More About Samsung's Cameras

This image was lost some time after publication.
This image was lost some time after publication.

We got to feel up Samsung's new digicams today. The flaks even let us take some sample shots—despite the cameras being very pre-production. Photos taken with the 10-megapixel S1050 didn't show any big problems at least. 10 megapixels is likely overkill, so you could pay $100 less ($250) and get almost all the same features in the 8-megapixel S850 - but you would have to settle for a 3.5-inch LCD instead of the giant 3-incher in the S1050.

One feature common to both cameras (and the new L73) is WiseShot - which takes two versions of a photo—one with the flash and one with natural lighting and a high ISO to reduce blur from camera shake. The interface is slick. It show the two photos side by side, with a paning zoomed window to show how details came out.

Illustration for article titled More About Samsungs Cameras

More news and pics after the jump.

One model we didn't know about before is the the 7-megapixel L700. It provides the industry-standard 3X optical zoom; and it supports high-capacity SDHC memory cards. The basic silver block, with rounded sides, has a nice, minimalist look. But its onscreen menus are of the horrendous, old-school Samsung type. Lots of options, but hard to navigate them. Turns out Samsung has a different interface for each camera line: the L, S, and NV (which is probably the best).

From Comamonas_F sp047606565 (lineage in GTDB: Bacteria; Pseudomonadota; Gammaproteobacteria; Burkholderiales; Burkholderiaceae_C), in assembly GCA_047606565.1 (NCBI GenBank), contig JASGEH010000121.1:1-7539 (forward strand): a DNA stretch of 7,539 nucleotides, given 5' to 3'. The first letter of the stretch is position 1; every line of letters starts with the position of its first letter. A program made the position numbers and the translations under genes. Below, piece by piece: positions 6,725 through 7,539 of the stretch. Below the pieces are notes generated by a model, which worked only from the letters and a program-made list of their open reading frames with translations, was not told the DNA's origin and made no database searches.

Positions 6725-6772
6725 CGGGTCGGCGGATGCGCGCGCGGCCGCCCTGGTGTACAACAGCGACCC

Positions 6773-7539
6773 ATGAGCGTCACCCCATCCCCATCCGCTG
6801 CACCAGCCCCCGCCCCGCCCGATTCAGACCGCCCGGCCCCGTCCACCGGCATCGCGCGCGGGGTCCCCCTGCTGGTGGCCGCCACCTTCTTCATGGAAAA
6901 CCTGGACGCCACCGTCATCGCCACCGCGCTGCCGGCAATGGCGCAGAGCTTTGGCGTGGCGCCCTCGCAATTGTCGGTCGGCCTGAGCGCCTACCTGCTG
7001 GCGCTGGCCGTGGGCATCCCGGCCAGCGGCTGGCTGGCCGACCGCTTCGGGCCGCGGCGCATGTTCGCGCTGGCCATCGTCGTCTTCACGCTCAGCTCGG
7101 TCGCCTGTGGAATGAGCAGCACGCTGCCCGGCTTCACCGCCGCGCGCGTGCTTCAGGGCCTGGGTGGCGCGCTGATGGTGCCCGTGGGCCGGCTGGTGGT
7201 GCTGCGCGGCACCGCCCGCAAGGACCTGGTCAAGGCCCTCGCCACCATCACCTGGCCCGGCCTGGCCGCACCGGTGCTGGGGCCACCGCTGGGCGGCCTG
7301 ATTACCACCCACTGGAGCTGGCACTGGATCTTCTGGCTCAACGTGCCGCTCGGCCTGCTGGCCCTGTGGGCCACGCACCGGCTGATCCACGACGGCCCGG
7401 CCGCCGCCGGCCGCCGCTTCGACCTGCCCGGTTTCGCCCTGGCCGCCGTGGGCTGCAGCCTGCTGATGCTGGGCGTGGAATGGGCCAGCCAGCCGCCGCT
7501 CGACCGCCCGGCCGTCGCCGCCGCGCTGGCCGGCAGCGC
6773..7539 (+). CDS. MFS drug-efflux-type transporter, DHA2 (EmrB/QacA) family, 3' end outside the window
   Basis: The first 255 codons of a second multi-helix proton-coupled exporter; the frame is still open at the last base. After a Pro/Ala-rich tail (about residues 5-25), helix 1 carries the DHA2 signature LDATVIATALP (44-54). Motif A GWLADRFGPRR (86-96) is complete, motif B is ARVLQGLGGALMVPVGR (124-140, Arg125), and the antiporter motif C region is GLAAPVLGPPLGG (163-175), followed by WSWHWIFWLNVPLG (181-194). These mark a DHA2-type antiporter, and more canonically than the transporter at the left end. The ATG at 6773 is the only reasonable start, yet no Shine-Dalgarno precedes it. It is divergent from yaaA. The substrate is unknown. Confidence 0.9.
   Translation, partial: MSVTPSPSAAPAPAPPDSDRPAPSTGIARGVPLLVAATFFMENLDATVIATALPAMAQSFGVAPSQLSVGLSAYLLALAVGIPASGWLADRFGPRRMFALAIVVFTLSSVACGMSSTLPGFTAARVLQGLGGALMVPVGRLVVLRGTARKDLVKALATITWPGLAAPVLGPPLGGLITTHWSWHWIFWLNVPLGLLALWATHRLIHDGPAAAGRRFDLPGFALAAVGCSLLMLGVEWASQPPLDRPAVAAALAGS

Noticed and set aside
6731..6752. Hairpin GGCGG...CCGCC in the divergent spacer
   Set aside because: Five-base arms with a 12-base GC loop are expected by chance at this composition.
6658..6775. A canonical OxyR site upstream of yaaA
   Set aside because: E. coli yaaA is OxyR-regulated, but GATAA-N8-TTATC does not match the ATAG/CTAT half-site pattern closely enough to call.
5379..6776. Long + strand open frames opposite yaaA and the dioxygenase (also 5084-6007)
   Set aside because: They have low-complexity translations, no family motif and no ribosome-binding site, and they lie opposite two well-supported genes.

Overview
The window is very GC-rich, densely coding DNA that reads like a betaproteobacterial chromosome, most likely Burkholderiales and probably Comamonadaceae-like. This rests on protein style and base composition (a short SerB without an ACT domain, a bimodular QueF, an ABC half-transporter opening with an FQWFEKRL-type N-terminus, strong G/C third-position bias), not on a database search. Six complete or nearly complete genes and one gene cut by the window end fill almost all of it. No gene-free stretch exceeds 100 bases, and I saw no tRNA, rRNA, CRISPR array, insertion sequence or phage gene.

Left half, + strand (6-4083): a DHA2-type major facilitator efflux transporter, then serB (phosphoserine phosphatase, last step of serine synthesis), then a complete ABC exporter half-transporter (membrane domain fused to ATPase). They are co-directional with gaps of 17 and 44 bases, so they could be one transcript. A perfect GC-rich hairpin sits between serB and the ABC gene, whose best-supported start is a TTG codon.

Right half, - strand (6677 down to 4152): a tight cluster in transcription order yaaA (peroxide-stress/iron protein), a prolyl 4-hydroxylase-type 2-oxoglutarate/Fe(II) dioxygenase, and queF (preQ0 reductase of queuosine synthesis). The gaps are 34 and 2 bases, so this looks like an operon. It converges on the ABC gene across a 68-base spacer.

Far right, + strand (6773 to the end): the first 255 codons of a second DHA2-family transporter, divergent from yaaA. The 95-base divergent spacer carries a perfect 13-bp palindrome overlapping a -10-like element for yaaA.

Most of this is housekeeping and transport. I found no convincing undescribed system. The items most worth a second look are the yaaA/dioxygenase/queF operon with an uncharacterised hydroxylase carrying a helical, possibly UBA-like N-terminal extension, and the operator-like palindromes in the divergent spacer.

This image was lost some time after publication.
This image was lost some time after publication.

All the cameras will have some handy features. For example, the scene modes will include on-screen descriptions of what they do. And one or more of the models wil probably feature Intelligent LCD—which dims or brightens the screen based on ambient lighting. At least a few models will also have face recognistion—which optimizes focus and exposure to make people look good.


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@lordargent - I was thinking more in terms of standardizing the test so all cameras would have a fair shake. The lowest-possible ISO number would equate to the "best" picture mode.

Shutter speed is a variable - generally it'll be the lowest it can be to create a well-exposed picture. Traditionally shutter speeds below 60 will cause blur if not backed up by a (fill) flash - but shutter speed at any speed won't necessarily effect the picture quality - especially if the test shots are taken with a tripod.

I was just hoping to get a baseline test of all cameras using their lowest (best) ISO and letting the cameras use their flash as best they can, so we could get an idea of the picture quality.

If you just need the wow-factor of a camera, product shots are fine, and like I say: the NV10 and NV line of Samsung cameras are matte black sex on a wrist strap.